Report: Co-pilot moved seat, sent jetliner plummeting
November 30th, 2010
03:31 PM ET

Report: Co-pilot moved seat, sent jetliner plummeting

The co-pilot of an Air India Express 737 sent the jetliner into a terrifying 7,000-foot plunge in May when he accidentally hit the control column while adjusting his seat, investigators report.

According to the report from India’s Directorate General of Civil Aviation, the co-pilot panicked and was unable to execute the proper procedures as the jetliner dropped from 37,000 feet at a 26-degree angle. The plane and its 113 passengers were saved when the pilot, who’d gone on a bathroom break, used an emergency code to get into the locked cockpit, jumped back into his seat and grabbed the controls to bring the plummeting plane out of its dive.

The aircraft would have broken apart if the descent had continued, the aviation agency report said. The aircraft was not damaged and no one was injured, the report said.

After the pilot, 39, regained control of the plane, he told passengers, who were in the middle of a meal when the jet plunged, that the plane had “went through an air pocket and that is why there was a rapid descent,” according to the report.

The aviation agency report concluded that the 25-year-old co-pilot had not been trained in the specific scenario the jet encountered and “probably had no clue to tackle this kind of emergency.”

Neither the pilot nor co-pilot were named in the report.

The Air India Express flight was en route from Dubai to Pune, India, on May 25 when the incident occurred.

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Filed under: Air travel • India • Plane emergency landing • Travel
soundoff (962 Responses)
  1. MadCityBabe

    Air India – about sums it up!

    December 1, 2010 at 10:19 am | Report abuse |
    • Dude

      as though its any better here.

      December 1, 2010 at 10:44 am | Report abuse |
  2. Kacy

    At least the pilot knew what he was doing.

    December 1, 2010 at 10:20 am | Report abuse |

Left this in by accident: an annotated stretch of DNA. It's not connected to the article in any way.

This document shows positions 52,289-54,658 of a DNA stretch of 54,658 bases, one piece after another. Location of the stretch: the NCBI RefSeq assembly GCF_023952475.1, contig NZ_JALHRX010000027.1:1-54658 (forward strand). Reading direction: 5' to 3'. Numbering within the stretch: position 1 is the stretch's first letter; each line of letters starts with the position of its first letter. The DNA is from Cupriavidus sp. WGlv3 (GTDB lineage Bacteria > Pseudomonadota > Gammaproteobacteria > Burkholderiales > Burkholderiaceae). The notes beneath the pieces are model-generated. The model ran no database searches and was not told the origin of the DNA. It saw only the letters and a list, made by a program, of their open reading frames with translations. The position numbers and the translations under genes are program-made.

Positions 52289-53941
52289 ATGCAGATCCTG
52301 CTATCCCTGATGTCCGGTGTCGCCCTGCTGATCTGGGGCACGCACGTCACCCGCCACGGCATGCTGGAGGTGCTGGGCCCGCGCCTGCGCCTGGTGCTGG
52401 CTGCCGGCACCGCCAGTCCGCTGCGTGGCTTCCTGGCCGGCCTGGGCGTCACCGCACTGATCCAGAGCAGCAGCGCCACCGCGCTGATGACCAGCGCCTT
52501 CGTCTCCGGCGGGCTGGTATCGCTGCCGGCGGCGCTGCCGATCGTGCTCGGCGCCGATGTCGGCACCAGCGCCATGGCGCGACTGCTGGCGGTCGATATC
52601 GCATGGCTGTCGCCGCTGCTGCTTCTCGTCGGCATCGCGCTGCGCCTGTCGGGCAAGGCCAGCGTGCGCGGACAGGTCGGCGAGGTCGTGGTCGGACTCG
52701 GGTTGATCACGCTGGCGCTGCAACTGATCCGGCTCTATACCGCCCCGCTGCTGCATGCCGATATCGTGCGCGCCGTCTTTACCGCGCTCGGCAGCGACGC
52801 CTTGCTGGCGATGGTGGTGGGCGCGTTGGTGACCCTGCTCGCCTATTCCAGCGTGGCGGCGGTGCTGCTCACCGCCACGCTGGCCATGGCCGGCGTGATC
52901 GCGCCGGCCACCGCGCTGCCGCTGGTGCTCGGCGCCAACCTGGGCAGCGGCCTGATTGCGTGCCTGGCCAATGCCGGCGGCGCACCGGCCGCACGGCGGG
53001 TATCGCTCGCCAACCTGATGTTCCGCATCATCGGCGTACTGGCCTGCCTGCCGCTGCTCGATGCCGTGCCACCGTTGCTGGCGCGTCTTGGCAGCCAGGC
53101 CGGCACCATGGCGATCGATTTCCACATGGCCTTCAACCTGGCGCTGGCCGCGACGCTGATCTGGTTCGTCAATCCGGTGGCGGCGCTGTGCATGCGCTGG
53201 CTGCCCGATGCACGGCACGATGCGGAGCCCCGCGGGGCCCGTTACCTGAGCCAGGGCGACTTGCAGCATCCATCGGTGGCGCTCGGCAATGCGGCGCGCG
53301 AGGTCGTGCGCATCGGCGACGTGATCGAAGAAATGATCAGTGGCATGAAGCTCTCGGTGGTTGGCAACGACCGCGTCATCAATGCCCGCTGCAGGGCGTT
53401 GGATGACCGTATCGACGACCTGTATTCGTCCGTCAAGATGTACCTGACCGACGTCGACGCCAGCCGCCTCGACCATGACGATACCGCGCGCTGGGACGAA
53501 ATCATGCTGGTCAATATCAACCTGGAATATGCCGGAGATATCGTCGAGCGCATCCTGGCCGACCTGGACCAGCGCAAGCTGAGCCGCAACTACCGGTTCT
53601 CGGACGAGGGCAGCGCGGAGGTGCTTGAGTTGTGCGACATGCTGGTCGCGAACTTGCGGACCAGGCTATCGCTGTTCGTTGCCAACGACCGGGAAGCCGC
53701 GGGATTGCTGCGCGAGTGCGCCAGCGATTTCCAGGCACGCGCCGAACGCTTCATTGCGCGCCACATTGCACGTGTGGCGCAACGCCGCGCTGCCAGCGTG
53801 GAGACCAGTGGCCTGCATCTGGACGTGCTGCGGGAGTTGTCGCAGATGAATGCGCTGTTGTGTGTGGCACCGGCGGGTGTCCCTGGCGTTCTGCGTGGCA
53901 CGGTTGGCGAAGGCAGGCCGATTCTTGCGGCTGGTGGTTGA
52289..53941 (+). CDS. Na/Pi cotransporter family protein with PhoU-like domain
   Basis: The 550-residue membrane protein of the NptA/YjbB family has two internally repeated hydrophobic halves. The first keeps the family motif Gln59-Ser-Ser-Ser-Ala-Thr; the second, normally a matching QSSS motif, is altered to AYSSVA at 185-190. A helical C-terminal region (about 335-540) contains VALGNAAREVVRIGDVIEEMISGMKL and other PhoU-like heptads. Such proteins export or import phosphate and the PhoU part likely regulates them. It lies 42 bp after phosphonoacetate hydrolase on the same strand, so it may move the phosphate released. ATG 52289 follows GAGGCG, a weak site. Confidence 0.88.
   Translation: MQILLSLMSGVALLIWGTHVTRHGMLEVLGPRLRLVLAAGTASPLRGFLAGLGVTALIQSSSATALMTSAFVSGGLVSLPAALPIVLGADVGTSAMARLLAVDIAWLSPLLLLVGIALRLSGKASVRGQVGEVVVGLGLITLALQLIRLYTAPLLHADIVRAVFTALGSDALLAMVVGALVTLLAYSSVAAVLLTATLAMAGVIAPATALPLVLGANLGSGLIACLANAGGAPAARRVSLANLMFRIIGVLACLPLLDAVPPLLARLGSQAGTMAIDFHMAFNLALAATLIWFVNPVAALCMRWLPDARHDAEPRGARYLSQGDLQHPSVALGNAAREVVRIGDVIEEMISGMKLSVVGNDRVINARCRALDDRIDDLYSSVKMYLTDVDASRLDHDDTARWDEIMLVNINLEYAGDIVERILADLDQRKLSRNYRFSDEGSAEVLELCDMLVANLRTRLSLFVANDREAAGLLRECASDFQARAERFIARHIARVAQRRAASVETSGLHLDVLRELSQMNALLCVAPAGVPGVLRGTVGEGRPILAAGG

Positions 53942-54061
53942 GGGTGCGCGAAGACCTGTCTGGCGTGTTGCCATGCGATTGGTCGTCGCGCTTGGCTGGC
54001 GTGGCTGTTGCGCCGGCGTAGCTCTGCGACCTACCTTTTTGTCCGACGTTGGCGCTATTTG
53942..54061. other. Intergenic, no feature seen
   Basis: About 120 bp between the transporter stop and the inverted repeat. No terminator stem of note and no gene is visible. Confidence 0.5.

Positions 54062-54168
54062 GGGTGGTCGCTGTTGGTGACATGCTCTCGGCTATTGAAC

3. jack

    Pulling out of a diver is "flying 101". What's the real story?

    December 1, 2010 at 10:20 am | Report abuse |
  4. brent

    I will look forward to seeing this episode on "Mayday"...right up there with the pilot who let his 6 year old son "fly" a jumbo into oblivion...true story. I like the episode where black market replacement parts contribute to the crash...that's a confidence builder as well. Seems like most big crashes have an element of human error. mayday mayday

    December 1, 2010 at 10:30 am | Report abuse |
  5. Sakura

    Not Sully approved!

    December 1, 2010 at 10:31 am | Report abuse |
  6. LIZ

    I wont be flowing in India anytime soon.

    December 1, 2010 at 10:33 am | Report abuse |

    Do a barrel roll!

    December 1, 2010 at 10:35 am | Report abuse |
  8. Ted

    There has to be more to this story, like he was pinned against the yoke or something. Anyone who has more than an hour of flight time knows to pull back to get the nose up, and anyone with a commercial pilot's license (even in India) would know to throttle back first. I'd like to hear the rest of the story and not the simplified CNN version.

    December 1, 2010 at 10:40 am | Report abuse |
  9. Airplane!

    "I flew single engine fighters in the Air Force, but this plane has four engines. It's an entirely different kind of flying... altogether."

    December 1, 2010 at 10:44 am | Report abuse |
  10. Sunday flyer

    Being a sometime flyer I am not sure how I would have reacted. He was in a jet and the blood probably rushed to his head. But decreasing thrust and pulling back on the stick should have done the trick if he was thinking clearly. Shouldnt the plane have been on Auto while the Pilot was taking a break??

    I wouldn't want to hear an announcement about flying with a nervous/green co-pilot right after the plane took a 7K dive. How would that be phrased? Ladies and Gentlemen – sorry about ruining your dinner – but my buddy here accidently caused the plane to go into a dive and couldnt quite remember how to get out of it. (chuckle chuckle) We hope that the rest of your flight is without incident, and that you will choose to fly with us again.

    December 1, 2010 at 10:47 am | Report abuse |
  11. Heebee

    The olive from my martini dissolved eventually from
    being imbeded up my nostril.

    December 1, 2010 at 10:48 am | Report abuse |
  12. Evangelicide

    C'mon guys, it's so simple– maybe you need a refresher course.
    It's all ball bearings nowadays...

    December 1, 2010 at 10:48 am | Report abuse |
  13. jimg45

    Basic flight maneuvers required for private pilots license. If a "pilot" does not know how to recover from a simple dive then the company that hired him should be closed. But then we are talking India. Do they have temp. agencies for their pilots? Why don't they give their temps scripts like they use for tech. support since they work out so well.

    Autopilots are usually engaged except on final approach, and takeoff so did he think that button was the seat adjustment or do they have Chinese built and North Korean installed avionics and flight control systems in their airplanes.

    December 1, 2010 at 10:51 am | Report abuse |
  14. Frank B

    The real question here is: Should third world people be allowed to fly aircraft outside of their own country? I'm reminded of the airliner that crashed into the Atlantic, killing all aboard, after leaving New York a few years ago. The pilot screamed praise allah all the way down.

    December 1, 2010 at 10:51 am | Report abuse |
  15. wow

    Surely you can't be serious.

    December 1, 2010 at 10:53 am | Report abuse |
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